Innovation: SRP strives to push the boundaries of science using the newest technologies and challenging the current scientific paradigms. SRP firmly supports trans-disciplinary research, through the synthesis and extension of disciplinary boundaries that adapt technologies and approaches from one field and apply them to other fields in order to solve challenging environmental health problems. Forward-looking or ‘‘anticipatory’’ research is critical to identify and address future stakeholder needs. This may include utilizing cutting-edge research tools, developing new risk frameworks, or devising more sustainable solutions to address issues at sites affected by hazardous substances.
Research Translation: SRP is committed to fostering the translation of the scientific accomplishments emanating from an SRP Center to its stakeholders. A required Research Translation Core (RTC) will facilitate and coordinate communication of the results, accomplishments, and implications of the Center’s research to stakeholders in a context that makes the research applicable to the target audience. In addition, the RTC functions as a resource to assist in identifying potential research translation opportunities (e.g., investigator-initiated research translation) for its Center’s research projects and a communication hub to the NIEHS SRP staff and to the other SRP Centers.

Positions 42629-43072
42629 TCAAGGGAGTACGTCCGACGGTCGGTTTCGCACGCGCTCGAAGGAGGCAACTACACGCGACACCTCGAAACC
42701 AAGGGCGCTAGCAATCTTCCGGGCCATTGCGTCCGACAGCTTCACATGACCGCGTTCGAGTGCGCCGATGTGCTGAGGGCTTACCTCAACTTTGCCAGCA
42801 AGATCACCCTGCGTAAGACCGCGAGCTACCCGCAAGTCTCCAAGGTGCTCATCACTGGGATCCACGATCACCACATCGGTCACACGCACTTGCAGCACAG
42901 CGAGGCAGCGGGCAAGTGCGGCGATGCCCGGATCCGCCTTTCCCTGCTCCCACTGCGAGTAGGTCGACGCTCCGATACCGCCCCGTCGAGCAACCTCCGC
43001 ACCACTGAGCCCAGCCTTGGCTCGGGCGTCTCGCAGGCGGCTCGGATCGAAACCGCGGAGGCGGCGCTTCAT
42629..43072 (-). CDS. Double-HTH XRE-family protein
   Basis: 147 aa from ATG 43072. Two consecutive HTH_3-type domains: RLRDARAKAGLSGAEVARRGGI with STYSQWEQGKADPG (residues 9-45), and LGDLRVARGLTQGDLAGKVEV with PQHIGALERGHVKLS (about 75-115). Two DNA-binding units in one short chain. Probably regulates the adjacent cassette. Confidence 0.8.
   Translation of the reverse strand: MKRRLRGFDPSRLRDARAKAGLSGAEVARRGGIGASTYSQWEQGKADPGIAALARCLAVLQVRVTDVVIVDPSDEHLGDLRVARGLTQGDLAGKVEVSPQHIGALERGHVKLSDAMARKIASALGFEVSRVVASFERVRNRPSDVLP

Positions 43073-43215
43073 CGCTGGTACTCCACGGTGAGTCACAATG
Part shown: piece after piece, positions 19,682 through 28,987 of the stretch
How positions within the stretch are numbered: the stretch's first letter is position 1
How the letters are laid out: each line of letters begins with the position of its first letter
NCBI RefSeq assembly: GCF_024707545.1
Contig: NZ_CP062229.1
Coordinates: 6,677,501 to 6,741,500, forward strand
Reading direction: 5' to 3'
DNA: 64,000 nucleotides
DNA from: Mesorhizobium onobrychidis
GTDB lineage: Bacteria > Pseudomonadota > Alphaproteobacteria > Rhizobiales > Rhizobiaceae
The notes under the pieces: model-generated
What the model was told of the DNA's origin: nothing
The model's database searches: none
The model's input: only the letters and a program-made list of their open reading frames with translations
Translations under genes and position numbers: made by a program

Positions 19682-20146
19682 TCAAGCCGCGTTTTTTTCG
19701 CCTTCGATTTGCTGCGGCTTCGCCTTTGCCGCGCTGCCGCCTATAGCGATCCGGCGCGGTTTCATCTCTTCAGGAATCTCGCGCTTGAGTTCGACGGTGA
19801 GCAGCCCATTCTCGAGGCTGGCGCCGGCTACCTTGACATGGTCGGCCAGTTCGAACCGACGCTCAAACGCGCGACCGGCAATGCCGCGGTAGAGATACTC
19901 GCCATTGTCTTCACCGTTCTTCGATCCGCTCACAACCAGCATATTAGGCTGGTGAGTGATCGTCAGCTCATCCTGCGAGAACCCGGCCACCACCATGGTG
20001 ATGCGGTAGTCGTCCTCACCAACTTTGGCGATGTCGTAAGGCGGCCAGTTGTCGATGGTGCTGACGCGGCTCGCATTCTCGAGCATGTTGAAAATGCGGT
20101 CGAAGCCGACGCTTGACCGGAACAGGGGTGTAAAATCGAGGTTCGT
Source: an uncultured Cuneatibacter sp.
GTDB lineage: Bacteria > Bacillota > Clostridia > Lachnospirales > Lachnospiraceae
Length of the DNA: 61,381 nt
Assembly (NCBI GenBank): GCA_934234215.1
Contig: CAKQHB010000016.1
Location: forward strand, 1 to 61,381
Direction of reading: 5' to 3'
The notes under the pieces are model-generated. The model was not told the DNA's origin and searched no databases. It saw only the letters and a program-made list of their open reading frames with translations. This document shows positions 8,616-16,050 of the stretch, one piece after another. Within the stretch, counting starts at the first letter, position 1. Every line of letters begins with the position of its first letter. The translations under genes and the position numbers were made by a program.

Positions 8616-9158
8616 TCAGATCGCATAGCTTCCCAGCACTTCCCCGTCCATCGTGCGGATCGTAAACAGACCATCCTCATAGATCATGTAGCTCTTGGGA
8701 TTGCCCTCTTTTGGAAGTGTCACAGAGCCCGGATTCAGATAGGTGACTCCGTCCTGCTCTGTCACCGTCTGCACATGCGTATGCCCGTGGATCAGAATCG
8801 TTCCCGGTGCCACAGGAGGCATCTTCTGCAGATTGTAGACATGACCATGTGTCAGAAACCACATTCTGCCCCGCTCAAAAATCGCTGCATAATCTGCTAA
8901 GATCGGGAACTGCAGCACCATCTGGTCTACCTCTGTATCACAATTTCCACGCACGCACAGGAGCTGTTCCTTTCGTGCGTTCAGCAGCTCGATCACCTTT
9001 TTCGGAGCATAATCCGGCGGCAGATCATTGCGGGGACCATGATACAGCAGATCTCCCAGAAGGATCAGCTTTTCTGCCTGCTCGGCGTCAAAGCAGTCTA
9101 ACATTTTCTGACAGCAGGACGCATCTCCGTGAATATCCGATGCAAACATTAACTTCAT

Community Engagement: The SRP views Community Engagement as an effective way to inform and advance science for public health protection. Community Engagement connects the Center’s science with issues that are identified as locally relevant by communities and may often complement the research strengths and problem-solving goal of the Center. All applicants are required to include a Community Engagement Core (CEC) to enhance the bi-directional exchange of knowledge and to support the needs of the community with regard to the science emanating from the Center. SRP also encourages applicants to include, as part of their Center, a community engagement research project that involves community members in the planning and conducting of the research.
Training: The SRP requires applicants to include a Training Core to support graduate and postdoctoral level cross-disciplinary training in fields related to environmental health and environmental science and engineering. The SRP regards the Training Core as a vital component to the mentorship, education, and training of the next generation of environmental health and science professionals.
Applicants are encouraged to refer to the SRP’s Strategic Plan (http://www.niehs.nih.gov/research/supported/dert/cris/programs/srp/about/register/index.cfm) which describes and defines the objectives and goals of the SRP in order to address its mandates. The three primary objectives of the SRP are to (1) address issues of high relevance, (2) maximize the impact of SRP investments, and (3) foster innovation. In addition, the SRP Mandates are provided on the following website: http://www.niehs.nih.gov/research/supported/dert/cris/programs/srp/about/program/index.cfm.